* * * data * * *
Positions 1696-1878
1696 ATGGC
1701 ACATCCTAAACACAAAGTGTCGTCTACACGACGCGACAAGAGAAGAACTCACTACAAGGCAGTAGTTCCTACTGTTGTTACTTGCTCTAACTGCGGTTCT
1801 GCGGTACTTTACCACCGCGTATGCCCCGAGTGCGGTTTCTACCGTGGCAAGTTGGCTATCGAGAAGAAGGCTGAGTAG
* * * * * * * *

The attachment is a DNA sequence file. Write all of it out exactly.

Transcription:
Positions 1696-1878
1696 ATGGC
1701 ACATCCTAAACACAAAGTGTCGTCTACACGACGCGACAAGAGAAGAACTCACTACAAGGCAGTAGTTCCTACTGTTGTTACTTGCTCTAACTGCGGTTCT
1801 GCGGTACTTTACCACCGCGTATGCCCCGAGTGCGGTTTCTACCGTGGCAAGTTGGCTATCGAGAAGAAGGCTGAGTAG